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PubMed | Medicine and Surgery, ; NUTRIM School for Nutrition, Grow Inc, Respiratory ; NUTRIM School for Nutrition and 2 more.
Type: Journal Article | Journal: Oncology reviews | Year: 2015

Until a few years ago, adult humans were not thought to have brown adipose tissue (BAT). Now, this is a rapidly evolving field of research with perspectives in metabolic syndromes such as obesity and new therapies targeting its bio-energetic pathways. White, brown and so-called brite adipose fat seem to be able to trans-differentiate into each other, emphasizing the dynamic nature of fat tissue for metabolism. Human and animal data in cancer cachexia to date provide some evidence for BAT activation, but its quantitative impact on energy expenditure and weight loss is controversial. Prospective clinical studies can address the potential role of BAT in cancer cachexia using (18)F-fluoro- deoxyglucose positron emission tomography-computed tomography scanning, with careful consideration of co-factors such as diet, exposure to the cold, physical activity and body mass index, that all seem to act on BAT recruitment and activity.


Oudhuis G.J.,NUTRIM School for Nutrition | Oudhuis G.J.,Erasmus Medical Center | Bergmans D.C.J.J.,Maastricht University | Verbon A.,NUTRIM School for Nutrition | Verbon A.,Erasmus Medical Center
Current Opinion in Critical Care | Year: 2011

PURPOSE OF REVIEW: In this era of increasing antimicrobial resistance, use of probiotics in infection prevention has brought new perspective. However, in 2008 the, until then considered, safe use of probiotics became an important topic after publication of a trial showing excess mortality in patients on probiotic prophylaxis. In this article, we review the concept of infection prevention by probiotics and the present knowledge of the efficacy of probiotics in prevention of infections among patients with abdominal diseases and in intensive care. Safety issues of probiotics will be discussed extensively. RECENT FINDINGS: Over 30 clinical trials with probiotics to prevent infections have been published, some of which were prematurely stopped recently. Studies with critically ill patients and patients with abdominal diseases showed conflicting results regarding the effects of probiotics on infection rates, as did meta-analyses. These studies are difficult to compare because different probiotics were used which all have different efficacy and safety profiles. SUMMARY: The efficacy of probiotics in infection prevention among critically ill patients is still not unequivocally determined. The safety profile differs per probiotic strain and should not be generalized towards other strains and patient populations. A well designed and well powered clinical trial with clear endpoints to demonstrate efficacy is warranted. © 2011 Wolters Kluwer Health | Lippincott Williams & Wilkins.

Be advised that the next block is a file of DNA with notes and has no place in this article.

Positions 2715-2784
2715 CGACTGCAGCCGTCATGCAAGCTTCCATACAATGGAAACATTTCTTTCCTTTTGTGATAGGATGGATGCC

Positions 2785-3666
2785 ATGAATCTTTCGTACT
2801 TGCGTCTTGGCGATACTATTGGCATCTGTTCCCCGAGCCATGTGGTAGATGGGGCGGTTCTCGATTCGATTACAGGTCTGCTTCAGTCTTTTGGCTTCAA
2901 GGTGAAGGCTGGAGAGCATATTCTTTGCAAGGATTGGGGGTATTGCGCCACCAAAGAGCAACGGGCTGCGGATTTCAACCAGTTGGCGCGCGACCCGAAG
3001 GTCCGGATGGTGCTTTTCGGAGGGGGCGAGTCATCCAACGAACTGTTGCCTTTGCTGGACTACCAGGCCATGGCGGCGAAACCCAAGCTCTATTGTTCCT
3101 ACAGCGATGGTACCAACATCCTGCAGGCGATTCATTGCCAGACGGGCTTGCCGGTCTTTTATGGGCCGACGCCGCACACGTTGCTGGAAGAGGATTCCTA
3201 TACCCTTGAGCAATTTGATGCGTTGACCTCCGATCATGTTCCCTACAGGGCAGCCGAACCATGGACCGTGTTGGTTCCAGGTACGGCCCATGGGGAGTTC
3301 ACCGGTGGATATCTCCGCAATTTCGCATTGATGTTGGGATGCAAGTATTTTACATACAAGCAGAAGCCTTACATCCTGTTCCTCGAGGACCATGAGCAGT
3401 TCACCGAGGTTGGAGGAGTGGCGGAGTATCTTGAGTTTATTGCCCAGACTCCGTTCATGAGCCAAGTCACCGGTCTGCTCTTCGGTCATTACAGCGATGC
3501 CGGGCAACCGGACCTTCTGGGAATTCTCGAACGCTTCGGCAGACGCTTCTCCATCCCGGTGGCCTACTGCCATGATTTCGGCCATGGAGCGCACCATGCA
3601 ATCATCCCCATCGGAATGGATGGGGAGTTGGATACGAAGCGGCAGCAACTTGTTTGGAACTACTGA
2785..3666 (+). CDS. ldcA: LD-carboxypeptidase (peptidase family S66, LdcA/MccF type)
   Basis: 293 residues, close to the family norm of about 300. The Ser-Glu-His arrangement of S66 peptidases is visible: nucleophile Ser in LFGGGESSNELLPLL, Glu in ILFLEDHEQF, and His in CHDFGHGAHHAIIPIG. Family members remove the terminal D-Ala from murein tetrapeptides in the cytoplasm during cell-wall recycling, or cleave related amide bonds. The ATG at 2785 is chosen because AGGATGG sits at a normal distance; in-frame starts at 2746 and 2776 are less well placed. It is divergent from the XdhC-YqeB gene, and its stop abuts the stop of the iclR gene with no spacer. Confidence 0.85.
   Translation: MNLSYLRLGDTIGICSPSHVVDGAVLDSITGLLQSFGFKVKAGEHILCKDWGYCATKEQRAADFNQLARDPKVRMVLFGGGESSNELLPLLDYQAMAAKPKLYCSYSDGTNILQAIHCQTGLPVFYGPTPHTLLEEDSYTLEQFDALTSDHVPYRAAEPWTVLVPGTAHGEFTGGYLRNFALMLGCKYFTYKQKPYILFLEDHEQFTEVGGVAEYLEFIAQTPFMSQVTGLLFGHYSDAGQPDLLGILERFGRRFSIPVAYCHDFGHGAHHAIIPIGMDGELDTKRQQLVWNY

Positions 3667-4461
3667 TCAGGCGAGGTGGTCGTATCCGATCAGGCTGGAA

Vrolix R.,NUTRIM School for Nutrition | Vrolix R.,Top Institute of Food and Nutrition TIFN | Mensink R.P.,NUTRIM School for Nutrition | Mensink R.P.,Top Institute of Food and Nutrition TIFN
Contemporary Clinical Trials | Year: 2010

Background: Many studies on the health effects of the glycemic index (GI) are confounded by differences in the intakes of other macronutrients and fibre. Little data exist about the within- and between-subject variability of the GI. Objective: Our objectives were therefore (i) to calculate the GI of eight commonly used food products with similar macronutrient and fibre composition, but with different sources of carbohydrates, (ii) to examine the inter- and intra-individual variability of the incremental area under the curve (iAUC) after consuming the reference solution, and (iii) to compare the effect of three different methods on 2-h postprandial blood glucose responses. Design: Four groups of 10 healthy subjects consumed in random order the increased (iGI) and decreased GI (dGI) variants and twice a glucose solution. All products consisted of 25 g available carbohydrates (CHO). For the fruit drink, glucose values were simultaneously analyzed using venous and capillary blood samples, and by using a continuous glucose monitoring system (CGMS). Results: The GIs for increased and decreased variants were (mean ± standard error of the mean (SEM)) 69 ± 15 and 40 ± 4 for bread, 86 ± 14 and 48 ± 8 for a fruit drink, 51 ± 12 and 20 ± 4 for cake, and 63 ± 17 and 37 ± 10 for a cookie. The inter- and intra-individual coefficient of variation (CV) of the iAUCs of the reference solution was large and varied respectively between 13 and 38%, and between 33 and 80%. Conclusions: These data suggest that the GI is difficult to use at the individual level. © 2009 Elsevier Inc. All rights reserved.